BS in Criminal Justice & Criminology (with or without emphasis in Cybercrime)

Georgia Southern University
Degree Level Bachelors
Total Credit Hours 124

Program Description

With a bachelor of science degree in Criminal Justice and Criminology, you’ll gain the education you need to get started in a variety of careers in victim advocacy, law enforcement, probation and parole, corrections, law, data analyses, and digital forensics. The enriching curriculum provides a broad education on crime, the causes of criminal behavior, juvenile delinquency, victimology, and the criminal justice system.

Criminal Justice and Criminology Degree Emphasis

By emphasizing in criminal justice and criminology, you’ll receive focused training in the fundamentals of the American criminal justice system, legal processes from arrest through appeal, investigative procedures, and the factors leading to criminal behavior. You’ll build an invaluable foundation of knowledge of crime, including victimology, juvenile justice, gang-related crimes, drugs and society, violence and issues in homeland security.

Cybercrime Degree Emphasis

With a degree emphasis in cybercrime, you’ll specialize in criminal justice efforts to combat computer-oriented crimes. The program explores computer and cybercrime scene investigation and analysis techniques, computer forensics, online economic fraud, cyber harassment and stalking, exploitation and cyber terrorism.

Careers in Criminal Justice

  • Probation and parole officer
  • Domestic violence counselor
  • Forensic science technician
  • Loss prevention specialist
  • Local and state police
  • Criminal investigator
  • Computer forensics
  • Homeland security
  • Advocacy and law
  • Correction officer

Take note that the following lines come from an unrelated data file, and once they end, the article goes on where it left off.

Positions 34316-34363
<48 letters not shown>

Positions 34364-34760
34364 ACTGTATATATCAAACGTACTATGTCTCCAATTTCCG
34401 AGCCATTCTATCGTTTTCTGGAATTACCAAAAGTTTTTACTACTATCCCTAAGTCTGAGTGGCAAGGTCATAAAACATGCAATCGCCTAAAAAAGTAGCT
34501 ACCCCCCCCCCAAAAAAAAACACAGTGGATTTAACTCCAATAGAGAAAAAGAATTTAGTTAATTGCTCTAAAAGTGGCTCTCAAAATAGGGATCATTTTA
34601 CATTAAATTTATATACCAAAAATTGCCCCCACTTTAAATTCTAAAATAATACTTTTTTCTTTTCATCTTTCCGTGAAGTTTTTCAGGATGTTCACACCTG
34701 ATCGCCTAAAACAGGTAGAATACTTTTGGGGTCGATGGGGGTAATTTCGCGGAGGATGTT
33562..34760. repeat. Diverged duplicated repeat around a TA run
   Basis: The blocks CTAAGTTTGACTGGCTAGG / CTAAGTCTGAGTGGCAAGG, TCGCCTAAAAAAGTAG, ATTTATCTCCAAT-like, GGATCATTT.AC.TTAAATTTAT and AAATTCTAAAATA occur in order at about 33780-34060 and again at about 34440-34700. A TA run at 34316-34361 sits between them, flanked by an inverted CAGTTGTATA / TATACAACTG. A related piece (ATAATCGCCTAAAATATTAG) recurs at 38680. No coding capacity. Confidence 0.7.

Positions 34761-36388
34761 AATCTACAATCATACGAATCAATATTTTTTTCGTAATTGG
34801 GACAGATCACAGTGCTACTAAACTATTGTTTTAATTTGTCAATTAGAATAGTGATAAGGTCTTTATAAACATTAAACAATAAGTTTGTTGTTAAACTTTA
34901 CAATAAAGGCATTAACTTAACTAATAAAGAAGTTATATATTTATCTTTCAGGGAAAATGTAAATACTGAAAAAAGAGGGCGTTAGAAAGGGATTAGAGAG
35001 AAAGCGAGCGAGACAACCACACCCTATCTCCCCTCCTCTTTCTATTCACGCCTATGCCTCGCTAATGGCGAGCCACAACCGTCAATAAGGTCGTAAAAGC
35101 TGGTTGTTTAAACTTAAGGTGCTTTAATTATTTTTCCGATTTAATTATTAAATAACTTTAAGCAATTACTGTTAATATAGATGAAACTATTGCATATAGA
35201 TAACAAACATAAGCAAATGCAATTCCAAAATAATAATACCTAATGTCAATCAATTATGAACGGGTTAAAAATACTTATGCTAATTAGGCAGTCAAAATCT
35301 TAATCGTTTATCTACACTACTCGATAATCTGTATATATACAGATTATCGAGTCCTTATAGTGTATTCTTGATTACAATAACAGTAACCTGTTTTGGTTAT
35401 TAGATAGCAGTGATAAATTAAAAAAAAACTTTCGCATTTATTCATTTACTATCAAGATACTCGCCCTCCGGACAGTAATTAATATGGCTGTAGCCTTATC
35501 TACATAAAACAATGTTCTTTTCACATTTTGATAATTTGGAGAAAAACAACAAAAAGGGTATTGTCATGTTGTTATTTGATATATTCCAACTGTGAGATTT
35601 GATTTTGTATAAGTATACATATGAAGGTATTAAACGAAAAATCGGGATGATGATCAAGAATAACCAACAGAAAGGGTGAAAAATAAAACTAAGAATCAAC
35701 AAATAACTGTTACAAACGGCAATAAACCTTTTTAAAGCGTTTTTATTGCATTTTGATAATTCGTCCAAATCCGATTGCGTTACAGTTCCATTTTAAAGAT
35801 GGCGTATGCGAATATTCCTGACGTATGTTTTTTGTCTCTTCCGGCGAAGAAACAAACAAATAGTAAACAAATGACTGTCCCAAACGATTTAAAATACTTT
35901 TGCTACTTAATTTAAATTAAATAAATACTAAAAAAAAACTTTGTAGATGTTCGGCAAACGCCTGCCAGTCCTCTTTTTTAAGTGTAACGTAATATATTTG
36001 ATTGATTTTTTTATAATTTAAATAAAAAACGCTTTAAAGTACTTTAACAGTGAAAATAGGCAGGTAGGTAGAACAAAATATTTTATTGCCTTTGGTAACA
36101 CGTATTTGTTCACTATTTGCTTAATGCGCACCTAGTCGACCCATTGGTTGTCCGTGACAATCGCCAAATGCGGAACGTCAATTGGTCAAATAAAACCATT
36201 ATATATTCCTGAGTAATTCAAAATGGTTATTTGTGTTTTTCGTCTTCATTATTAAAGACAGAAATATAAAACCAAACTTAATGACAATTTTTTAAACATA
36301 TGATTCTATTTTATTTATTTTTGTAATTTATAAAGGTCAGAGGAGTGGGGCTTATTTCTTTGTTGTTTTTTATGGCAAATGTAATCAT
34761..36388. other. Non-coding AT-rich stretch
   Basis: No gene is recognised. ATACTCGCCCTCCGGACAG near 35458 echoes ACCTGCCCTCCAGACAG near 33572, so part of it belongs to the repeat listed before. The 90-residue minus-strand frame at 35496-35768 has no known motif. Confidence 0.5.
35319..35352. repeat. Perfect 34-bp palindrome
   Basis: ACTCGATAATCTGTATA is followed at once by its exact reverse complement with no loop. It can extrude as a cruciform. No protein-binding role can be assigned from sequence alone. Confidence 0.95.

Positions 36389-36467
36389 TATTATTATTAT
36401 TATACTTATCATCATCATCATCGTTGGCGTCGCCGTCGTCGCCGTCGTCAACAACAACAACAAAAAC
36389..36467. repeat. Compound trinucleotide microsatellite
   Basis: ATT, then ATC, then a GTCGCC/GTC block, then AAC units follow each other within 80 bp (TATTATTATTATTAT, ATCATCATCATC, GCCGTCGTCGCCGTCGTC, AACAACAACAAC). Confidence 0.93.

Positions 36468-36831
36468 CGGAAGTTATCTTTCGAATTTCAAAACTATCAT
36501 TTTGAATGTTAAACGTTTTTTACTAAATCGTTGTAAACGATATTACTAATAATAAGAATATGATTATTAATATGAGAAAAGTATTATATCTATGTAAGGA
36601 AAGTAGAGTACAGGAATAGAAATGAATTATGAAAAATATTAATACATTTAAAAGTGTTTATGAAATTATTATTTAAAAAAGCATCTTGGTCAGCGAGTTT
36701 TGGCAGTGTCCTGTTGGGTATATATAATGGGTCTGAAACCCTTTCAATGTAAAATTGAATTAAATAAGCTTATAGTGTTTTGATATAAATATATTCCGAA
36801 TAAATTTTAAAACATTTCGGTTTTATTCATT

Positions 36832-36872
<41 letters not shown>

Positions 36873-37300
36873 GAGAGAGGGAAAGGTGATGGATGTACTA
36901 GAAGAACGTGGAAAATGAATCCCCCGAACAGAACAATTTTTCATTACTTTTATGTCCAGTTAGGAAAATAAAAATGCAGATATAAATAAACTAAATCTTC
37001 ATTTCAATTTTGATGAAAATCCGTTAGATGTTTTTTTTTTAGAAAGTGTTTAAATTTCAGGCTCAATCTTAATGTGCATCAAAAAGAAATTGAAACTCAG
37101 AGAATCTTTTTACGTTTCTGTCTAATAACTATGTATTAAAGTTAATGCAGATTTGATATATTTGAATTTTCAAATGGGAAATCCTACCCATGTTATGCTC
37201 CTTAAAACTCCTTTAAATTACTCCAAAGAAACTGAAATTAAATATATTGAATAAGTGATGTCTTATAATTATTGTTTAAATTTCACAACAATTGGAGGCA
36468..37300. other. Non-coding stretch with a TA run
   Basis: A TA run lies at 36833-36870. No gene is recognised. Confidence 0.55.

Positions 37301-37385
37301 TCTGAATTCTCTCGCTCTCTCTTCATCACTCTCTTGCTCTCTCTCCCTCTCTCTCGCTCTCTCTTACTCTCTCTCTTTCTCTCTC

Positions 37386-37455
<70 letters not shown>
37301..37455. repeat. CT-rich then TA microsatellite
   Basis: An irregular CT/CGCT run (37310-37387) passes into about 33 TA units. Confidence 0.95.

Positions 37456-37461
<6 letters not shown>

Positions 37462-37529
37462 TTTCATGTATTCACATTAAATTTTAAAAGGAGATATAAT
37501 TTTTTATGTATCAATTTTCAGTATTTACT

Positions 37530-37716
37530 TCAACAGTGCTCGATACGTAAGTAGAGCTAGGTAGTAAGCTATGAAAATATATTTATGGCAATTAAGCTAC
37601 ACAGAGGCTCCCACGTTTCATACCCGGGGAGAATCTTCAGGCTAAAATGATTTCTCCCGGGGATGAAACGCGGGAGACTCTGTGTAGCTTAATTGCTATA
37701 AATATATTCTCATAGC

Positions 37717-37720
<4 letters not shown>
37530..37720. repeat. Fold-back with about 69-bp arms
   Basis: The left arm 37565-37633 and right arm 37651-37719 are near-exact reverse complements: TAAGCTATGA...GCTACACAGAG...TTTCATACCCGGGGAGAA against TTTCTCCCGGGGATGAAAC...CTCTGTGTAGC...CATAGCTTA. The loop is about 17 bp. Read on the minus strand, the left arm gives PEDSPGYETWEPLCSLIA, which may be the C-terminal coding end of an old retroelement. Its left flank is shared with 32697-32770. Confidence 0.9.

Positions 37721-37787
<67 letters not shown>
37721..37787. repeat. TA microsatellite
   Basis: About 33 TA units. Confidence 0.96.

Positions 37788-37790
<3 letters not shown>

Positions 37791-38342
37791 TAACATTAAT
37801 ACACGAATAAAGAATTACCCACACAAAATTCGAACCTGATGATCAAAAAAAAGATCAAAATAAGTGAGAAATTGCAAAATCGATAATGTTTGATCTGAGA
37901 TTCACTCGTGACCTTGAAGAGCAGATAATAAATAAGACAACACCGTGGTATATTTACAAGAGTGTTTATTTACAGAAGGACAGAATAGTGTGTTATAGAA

• Federal agencies
  • Private security
  • Legal offices
  • Caseworker
  • Detective

Admissions Information

See https://www.georgiasouthern.edu/admissions/ for all admissions categories.

Adult & Non-Traditional Freshmen

Acceptance is based on the following criteria:

  • Have been out of high school at least five years or high school class graduated at least five years ago.
  • Hold a high school diploma from an accredited or approved high school as specified in the Board of Regents policy section 402.0101 or have satisfactorily completed the GED, HiSET, or TASC.
  • Have earned between zero (0) and 29 transferable semester credit hours.
  • Have a 2.0 or higher on all attempted college work.*

Upon admission, you may be required to take the ACCUPLACER test, a computerized placement test that measures skills in math, reading, and writing. Contact the Academic Success Center to schedule a time to take the test. The ACCUPLACER must be completed prior to enrollment. Contact the Academic Success Center for more details.

Adult & Non-Traditional Transfers

Most adult transfer students are actually admitted as a regular transfer student. Learn more about transfer admissions here.

Acceptance is based on the following criteria:

  • Have been out of high school at least five years or high school class graduated at least five years ago.
  • Hold a high school diploma from an accredited or approved high school as specified in the Board of Regents policy section 402.0101 or have satisfactorily completed the GED, HiSET, or TASC.
  • Have earned 30+ transferable semester credit hours.
  • Have a 2.0 or higher on all attempted college work.*

*If you have under a 2.0 on all attempted college work, you may contact our office to discuss additional options.

If you have been out of college for five or more years, we strongly recommend that you contact the Academic Success Center to learn more about the services provided to help you succeed in college.

Transfer and spring/fall transient students who have taken remedial, learning support, and/or required high school curriculum make-up courses in college must:

  • Exit those courses successfully, and
  • Earn credit for Area A equivalent courses that correspond to the mandated remedial/learning support courses with a “C” or higher.

Program Accreditation

Southern Association of Colleges and Schools Commission on Colleges